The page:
fighting spam and scams on the Internet
"419" Scam – Advance Fee / Fake Lottery Scam
The so-called "419" scam is a type of fraud dominated by criminals from Nigeria and other countries in Africa. Victims of the scam are promised a large amount of money, such as a lottery prize, inheritance, money sitting in some bank account, etc.
Victims never receive this non-existent fortune but are tricked into sending their money to the criminals, who remain anonymous. They hide their real identity and location by using fake names and fake postal addresses as well as communicating via anonymous free email accounts and mobile phones.
Keep in mind that scammers DO NOT use their real names when defrauding people.
The criminals either abuse names of real people or companies or invent names or addresses.
Any real people or companies mentioned below have NO CONNECTION to the scammers!
Read more about such scams here or in our 419 FAQ. Use the Scam-O-Matic to verify suspect emails.
Click here to report a problem with this page.
Some comments by the Scam-O-Matic about the following email:
- An email address listed inside this email has been used in a known fraud before.
- This email uses a separate reply address that is different from the sender address. Spammers use this to get replies even when the original spam sending accounts have been shut down. Also, sometimes the sender addresses are legitimate looking but fake and only the reply address is actually an email account controlled by the scammers.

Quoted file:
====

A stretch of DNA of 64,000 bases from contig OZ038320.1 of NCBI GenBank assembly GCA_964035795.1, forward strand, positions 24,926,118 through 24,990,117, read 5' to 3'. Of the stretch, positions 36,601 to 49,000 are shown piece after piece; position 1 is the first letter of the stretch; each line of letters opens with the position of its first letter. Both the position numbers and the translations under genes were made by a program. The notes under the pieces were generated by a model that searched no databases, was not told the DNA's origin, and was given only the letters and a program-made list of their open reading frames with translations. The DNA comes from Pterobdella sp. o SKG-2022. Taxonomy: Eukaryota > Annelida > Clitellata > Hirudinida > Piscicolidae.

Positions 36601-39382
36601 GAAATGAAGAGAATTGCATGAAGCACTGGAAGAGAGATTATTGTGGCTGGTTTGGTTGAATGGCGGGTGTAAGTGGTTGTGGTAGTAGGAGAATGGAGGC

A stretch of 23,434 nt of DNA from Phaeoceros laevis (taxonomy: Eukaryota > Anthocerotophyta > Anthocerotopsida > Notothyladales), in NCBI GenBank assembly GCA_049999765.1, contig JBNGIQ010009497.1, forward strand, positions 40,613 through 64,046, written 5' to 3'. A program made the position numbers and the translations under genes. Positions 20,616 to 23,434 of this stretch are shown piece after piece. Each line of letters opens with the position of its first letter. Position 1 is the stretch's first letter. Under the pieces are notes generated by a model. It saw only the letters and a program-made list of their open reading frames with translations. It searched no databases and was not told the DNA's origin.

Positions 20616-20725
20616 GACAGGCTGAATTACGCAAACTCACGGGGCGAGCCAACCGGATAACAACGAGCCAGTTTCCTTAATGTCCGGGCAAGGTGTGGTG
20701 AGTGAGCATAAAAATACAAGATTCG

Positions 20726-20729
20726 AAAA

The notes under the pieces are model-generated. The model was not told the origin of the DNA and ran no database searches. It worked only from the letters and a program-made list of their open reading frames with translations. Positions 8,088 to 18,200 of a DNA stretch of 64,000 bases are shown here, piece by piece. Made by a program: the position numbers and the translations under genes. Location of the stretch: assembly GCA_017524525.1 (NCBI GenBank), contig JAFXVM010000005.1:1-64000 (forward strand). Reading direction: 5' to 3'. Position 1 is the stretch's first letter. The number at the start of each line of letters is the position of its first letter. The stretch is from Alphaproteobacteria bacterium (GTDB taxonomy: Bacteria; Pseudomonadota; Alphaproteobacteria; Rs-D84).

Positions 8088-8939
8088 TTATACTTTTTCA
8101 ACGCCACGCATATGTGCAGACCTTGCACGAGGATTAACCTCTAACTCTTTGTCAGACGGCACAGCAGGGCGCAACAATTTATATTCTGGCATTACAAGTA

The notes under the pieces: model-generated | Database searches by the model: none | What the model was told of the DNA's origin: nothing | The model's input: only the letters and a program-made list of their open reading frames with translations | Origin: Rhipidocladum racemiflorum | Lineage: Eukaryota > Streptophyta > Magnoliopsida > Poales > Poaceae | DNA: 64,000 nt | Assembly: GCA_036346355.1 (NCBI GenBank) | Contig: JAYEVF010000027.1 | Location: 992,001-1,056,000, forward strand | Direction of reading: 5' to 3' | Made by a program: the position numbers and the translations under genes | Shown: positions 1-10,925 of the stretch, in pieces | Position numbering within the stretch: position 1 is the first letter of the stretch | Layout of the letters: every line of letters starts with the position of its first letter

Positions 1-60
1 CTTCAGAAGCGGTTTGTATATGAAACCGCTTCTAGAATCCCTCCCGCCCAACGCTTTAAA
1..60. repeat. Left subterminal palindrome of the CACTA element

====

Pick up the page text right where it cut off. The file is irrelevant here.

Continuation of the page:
- The following phrases in this message should put you on alert:
- "million dollars" (they want you to be blinded by the prospect of quick money, but the only money that ever changes hands in 419 scams is from you to the criminals)
- This email message is a 419 scam. Please see our 419 FAQ for more details on such scams.
- This email lists free webmail addresses. Use of such addresses is typical for scams. Lotteries, banks and any but the smallest of companies do not normally use such addresses. Criminals use them to anonymously send and receive email at Internet cafes.
- email@example.com (email address has been used in a known fraud before)
Fraud email example:
From: qqqqqqqqqqqq pppppppp <firstname.lastname@example.org>
Date: Wed, 15 Sep 2021 13:51:49 +0200
My reason of contacting you is that I and my colleagues working in our
countryâs National Petroleum Corporation want to buy any existing
modern crude oil refinery in any part of the world through your help.
We are ready to buy any available land in your country if you would
help us to secure whichever one so as to enable us build the refinery
or buy any existing refinery anywhere outside Africa. We will make you
our foreign partner abroad with some percentage shareholding if you
will be interested to work with us on this project.
We have the sum of ($600 Million Dollars) Six Hundred Million Dollars
for this project through Foreign Contract Purchase Fund.
However, in case you are not capable to handle this project with us,
please kindly connect us to any capable person or company that would
handle the project in order to enable us proceed at once.
We hope to hear from you in no distance time through this e-mail
address at: email@example.com for immediate communication and more
information on how to go on.
Andrew Ede and Co,,